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The Patron Saint of Superheroes

Chris Gavaler Explores the Multiverse of Comics, Pop Culture, and Politics

Panel one:

“For the splash page I’m seeing ‘Singulas’ launching himself from the craggy edge of his mentor’s mountain cave for the first time. Bird’s eye view, fists high, cape aflutter, and the bone-thin ‘Onlyone’ seated below, lotus-style, age-beaten face angled to watch his newborn pupil ascending. His mouth should be an ambiguous half-grin. That’s important later. Leave me a wide caption box to recap the origin. I’ll do all the words later.”

That’s the first paragraph of my short story “Script Outline, ‘The One and Only!’ Draft 1.” It appears in the new issue of The Pinch literary magazine. I just  tore my complimentary author’s copy from its mailing envelope. (Something that, even after some thirty-odd short stories, still thrills.)

My superhero, Singulas, is invented, but my (unstated) narrator is Stan Lee just before Marvel hits it big in the early sixties. “The One and Only!” is his first superhero plot, one he’s describing to a freelance artist. I think it’s probably also a lesson in how not to write a comic book script.

Will Eisner in Comics and Sequential Art assures his students that there’s “no absolute ratio of words-to-pictures” in comic book writing, but his example scripts average 40 words of visual description per panel. My panel above is 75. The whole story runs about 4,500 words. I don’t think many of Stan Lee’s “scripts” filled more than a cocktail napkin.

Which was the point.

While DC editor Mort Weisinger was pounding his scripters with endless rewrites, Stan would dash off a verbal thumbnail for Jack Kirby or Steve Ditko to beat into shape. AKA, the Marvel Method. The laissez-faire approach had obvious benefits for an overworked editor.  It might also help explain that office closet of unused and unusable story boards Lee hid from his boss in the late 1950’s. (When Goodman found them, he fired everyone but Lee, until the inventory was used up.)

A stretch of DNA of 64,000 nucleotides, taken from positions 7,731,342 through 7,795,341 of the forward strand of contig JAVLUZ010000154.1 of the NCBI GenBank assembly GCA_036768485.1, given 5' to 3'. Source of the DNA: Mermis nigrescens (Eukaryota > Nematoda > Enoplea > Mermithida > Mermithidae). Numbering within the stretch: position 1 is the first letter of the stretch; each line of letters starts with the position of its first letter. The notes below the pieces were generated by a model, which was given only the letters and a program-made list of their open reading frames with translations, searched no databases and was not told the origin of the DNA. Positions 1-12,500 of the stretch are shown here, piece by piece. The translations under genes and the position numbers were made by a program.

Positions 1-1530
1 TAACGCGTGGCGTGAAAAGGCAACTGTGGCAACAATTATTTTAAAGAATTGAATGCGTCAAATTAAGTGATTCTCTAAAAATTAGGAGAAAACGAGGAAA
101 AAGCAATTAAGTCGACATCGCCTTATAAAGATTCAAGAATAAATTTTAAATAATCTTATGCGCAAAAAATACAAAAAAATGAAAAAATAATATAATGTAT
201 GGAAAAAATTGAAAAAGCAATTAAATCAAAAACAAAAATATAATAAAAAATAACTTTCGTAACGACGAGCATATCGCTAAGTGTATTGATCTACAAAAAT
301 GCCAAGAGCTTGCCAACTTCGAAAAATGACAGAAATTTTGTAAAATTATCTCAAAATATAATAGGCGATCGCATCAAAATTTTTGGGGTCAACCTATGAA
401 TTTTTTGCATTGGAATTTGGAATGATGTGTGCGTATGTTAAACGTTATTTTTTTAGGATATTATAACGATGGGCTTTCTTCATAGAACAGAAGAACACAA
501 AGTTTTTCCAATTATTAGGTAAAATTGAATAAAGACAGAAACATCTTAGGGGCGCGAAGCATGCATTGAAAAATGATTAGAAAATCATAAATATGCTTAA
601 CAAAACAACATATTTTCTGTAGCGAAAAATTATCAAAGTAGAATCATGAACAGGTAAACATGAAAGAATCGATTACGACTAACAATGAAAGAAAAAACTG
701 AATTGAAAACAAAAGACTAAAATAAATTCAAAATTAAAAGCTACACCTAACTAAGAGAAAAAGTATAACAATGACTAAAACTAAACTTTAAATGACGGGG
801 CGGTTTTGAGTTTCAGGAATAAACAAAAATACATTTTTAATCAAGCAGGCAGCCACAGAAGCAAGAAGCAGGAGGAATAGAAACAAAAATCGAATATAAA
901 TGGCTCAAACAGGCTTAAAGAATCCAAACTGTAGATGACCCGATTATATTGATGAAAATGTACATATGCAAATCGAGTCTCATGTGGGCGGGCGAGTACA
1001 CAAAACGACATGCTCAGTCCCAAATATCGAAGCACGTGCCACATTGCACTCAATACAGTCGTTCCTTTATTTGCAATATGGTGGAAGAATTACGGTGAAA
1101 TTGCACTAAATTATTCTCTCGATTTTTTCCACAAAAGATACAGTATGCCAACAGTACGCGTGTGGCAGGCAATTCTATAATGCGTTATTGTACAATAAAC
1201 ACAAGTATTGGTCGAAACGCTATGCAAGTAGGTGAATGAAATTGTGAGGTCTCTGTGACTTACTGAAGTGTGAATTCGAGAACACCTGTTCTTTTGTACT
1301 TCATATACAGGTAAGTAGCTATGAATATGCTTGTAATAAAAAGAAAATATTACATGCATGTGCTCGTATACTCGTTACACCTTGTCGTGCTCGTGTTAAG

The Lee of my story has more in common with Alan Moore. Surely the most verbose scripter in comic book history. The guy would mail poor Dave Gibbons reams of paper. Watchmen even includes Moore’s self-parody, a faux bio of a fictitious writer famed for “harassing the artist with impossibly detailed panel descriptions.” Moore can fill a single-spaced page for a one panel. More than ten times the Eisner ratio. Gibbons’ Watching the Watchmen includes only a glimpse of the original transcripts, but it’s enough to see the enormity of the artistic task. Gibbons had to code sentences with colored highlighters just to organize all the instructions.

Back in the sixties, Kirby and Ditko were handing their pages to Lee with the captions and talk bubbles empty. Which, paradoxically, is one of the reason why Marvel’s Silver Age comics are wordier than today’s image-centered graphic novels. The artists were careful to leave their boss plenty of room for his witty (though ad-hoc) dialogue.

But Moore’s Watchmen scripts were also personal letters to Gibbons. There are asides and exclamations wonderfully outside the conventions of any formal script outline. And that’s what attracted me to experiment with the form as a short story. The “One and Only!” is a personal letter, not only from editor to artist, but between ex-lovers. Lee and my fictitious freelancer are collaborators both on and between the sheets.

The story is also my first toe-wetting dip into the material I’m now expanding in my novel-in-process. (Working title? “The Patron Saint of Superheroes.”) I’m not handing the pages (136 so far) to any stressed-out artists with color-coded highlighters. Though sometimes it would be nice to scribble a few words on a napkin and watch them come back as full blown storyboards. Lee was no fool. But neither is Moore. I recommend aiming somewhere between.

(For anyone in Memphis on Saturday November 5th, I’ll be reading from “The One and Only!” at The Pinch launch party. Festivities start at 7:00 at Splash Creative, Inc., 2574 Sam Cooper Blvd @ Bingham St.)

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